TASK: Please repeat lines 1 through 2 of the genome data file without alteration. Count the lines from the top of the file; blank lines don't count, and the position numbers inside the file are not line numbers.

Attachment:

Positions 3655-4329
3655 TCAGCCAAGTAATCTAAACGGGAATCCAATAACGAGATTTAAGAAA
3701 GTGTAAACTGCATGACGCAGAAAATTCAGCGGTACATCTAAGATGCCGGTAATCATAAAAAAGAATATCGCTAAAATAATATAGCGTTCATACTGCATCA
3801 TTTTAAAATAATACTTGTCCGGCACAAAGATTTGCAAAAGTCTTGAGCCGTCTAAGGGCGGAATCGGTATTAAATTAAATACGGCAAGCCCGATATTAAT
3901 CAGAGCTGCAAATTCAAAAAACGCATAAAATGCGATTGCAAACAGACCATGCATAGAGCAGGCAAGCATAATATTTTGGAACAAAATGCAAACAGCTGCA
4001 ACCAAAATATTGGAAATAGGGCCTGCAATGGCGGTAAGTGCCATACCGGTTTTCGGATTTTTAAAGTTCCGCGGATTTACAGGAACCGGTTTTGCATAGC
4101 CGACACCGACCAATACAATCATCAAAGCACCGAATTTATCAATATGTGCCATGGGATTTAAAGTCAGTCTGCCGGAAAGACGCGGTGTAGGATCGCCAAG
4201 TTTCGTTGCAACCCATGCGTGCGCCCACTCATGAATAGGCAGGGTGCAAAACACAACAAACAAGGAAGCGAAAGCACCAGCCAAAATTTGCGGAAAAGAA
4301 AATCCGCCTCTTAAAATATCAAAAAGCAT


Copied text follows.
Positions 3655-4329
3655 TCAGCCAAGTAATCTAAACGGGAATCCAATAACGAGATTTAAGAAA